A fixed rate mortgage is when the interest rate stays the same for a set amount of time. This can be a good option if you want peace of mind that your repayments will stay the same each month. Most fixed rate deals run for between two and five years, although some are longer.

Fixed rate mortgages are the most popular mortgage type for people looking to remortgage, according to MoneySuperMarket mortgage comparison quote searches from January 2016 – July 2018.

Remortgaging with a tracker deal

Tracker mortgages have variable rates that track the Bank of England base rate at a set percentage above or below it.

If the Bank of England’s base rate rises or falls, the interest you pay on your monthly mortgage repayments will do the same. This can be good when rates are falling, but you’ll need to be sure you could afford your repayments if rates went up.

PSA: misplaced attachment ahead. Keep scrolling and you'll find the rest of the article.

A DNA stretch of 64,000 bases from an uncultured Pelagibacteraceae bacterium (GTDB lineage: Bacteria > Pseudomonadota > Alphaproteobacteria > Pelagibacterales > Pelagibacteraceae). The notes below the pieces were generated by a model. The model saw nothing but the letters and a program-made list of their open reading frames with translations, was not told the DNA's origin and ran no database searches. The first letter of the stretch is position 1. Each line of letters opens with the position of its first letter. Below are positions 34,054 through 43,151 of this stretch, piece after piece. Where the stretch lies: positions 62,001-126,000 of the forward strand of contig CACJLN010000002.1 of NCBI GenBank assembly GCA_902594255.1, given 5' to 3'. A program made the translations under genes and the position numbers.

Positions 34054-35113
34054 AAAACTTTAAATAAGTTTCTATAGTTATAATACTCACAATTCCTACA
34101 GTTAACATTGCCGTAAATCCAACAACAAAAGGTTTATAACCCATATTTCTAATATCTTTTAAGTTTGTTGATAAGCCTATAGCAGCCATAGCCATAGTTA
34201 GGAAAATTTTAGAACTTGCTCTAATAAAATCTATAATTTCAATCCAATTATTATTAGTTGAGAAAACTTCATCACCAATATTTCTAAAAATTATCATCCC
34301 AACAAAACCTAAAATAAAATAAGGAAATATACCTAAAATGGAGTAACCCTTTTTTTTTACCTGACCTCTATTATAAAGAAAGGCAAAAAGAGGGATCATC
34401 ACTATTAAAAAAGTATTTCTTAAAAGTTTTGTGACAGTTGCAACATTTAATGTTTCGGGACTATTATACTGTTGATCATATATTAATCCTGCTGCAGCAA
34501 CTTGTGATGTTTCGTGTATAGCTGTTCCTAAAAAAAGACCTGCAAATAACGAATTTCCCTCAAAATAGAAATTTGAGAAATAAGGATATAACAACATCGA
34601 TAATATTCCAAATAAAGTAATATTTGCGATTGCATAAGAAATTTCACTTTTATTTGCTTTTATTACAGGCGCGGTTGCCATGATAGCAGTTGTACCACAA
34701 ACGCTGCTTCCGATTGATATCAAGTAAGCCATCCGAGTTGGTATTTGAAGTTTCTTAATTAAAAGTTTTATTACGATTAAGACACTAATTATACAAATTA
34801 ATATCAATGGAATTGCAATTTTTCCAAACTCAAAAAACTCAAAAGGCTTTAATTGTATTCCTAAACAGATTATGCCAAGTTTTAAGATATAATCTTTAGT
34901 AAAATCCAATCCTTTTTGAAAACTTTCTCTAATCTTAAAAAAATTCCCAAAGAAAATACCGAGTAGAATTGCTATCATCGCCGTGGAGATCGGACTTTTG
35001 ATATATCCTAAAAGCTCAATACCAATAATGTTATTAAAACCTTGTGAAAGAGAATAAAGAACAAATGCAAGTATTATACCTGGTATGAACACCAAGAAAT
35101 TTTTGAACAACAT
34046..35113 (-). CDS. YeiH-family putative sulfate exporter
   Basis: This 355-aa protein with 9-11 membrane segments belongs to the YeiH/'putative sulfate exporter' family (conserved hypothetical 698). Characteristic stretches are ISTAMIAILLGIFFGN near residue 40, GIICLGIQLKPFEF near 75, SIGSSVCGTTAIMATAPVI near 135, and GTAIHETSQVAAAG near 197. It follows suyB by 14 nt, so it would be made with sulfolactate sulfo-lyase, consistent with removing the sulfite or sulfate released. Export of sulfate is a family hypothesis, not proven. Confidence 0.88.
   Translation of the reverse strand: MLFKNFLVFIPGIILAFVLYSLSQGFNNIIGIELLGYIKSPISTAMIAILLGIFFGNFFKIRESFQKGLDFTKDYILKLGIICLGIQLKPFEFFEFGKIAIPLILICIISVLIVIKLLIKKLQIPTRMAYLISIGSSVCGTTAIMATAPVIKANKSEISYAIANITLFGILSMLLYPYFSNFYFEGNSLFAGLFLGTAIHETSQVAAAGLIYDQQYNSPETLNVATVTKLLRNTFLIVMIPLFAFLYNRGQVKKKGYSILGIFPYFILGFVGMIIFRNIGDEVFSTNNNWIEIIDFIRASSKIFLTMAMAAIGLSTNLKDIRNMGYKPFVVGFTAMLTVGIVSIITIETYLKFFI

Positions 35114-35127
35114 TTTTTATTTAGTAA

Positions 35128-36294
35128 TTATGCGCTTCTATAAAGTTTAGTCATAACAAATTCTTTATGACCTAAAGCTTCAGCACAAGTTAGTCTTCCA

70% of consumers looking for a tracker mortgage are remortgaging, according to MoneySuperMarket data January 2016 – July 2018.

 94% of people looking to remortgage are looking for a fixed rate mortgage
 Types of tracker mortgage

Other mortgage types to consider

Other mortgage types you might want to consider if you’re looking to remortgage include:

  • Capped rate mortgage: a capped rate mortgage is a variable rate mortgage, but there is a limit to how high the rate can go. This can be useful if you want a variable rate mortgage, but also want to avoid unaffordable payments if the rate rises.
  • Discounted mortgage: a discounted mortgage is another type of variable rate mortgage which offers a discounted rate on the lender’s SVR for a certain period of time.
  • Offset mortgage: an offset mortgage helps to reduce the overall interest you pay by offsetting your savings against the outstanding balance of your mortgage. But this does mean you won’t be gaining any interest on your savings during the deal.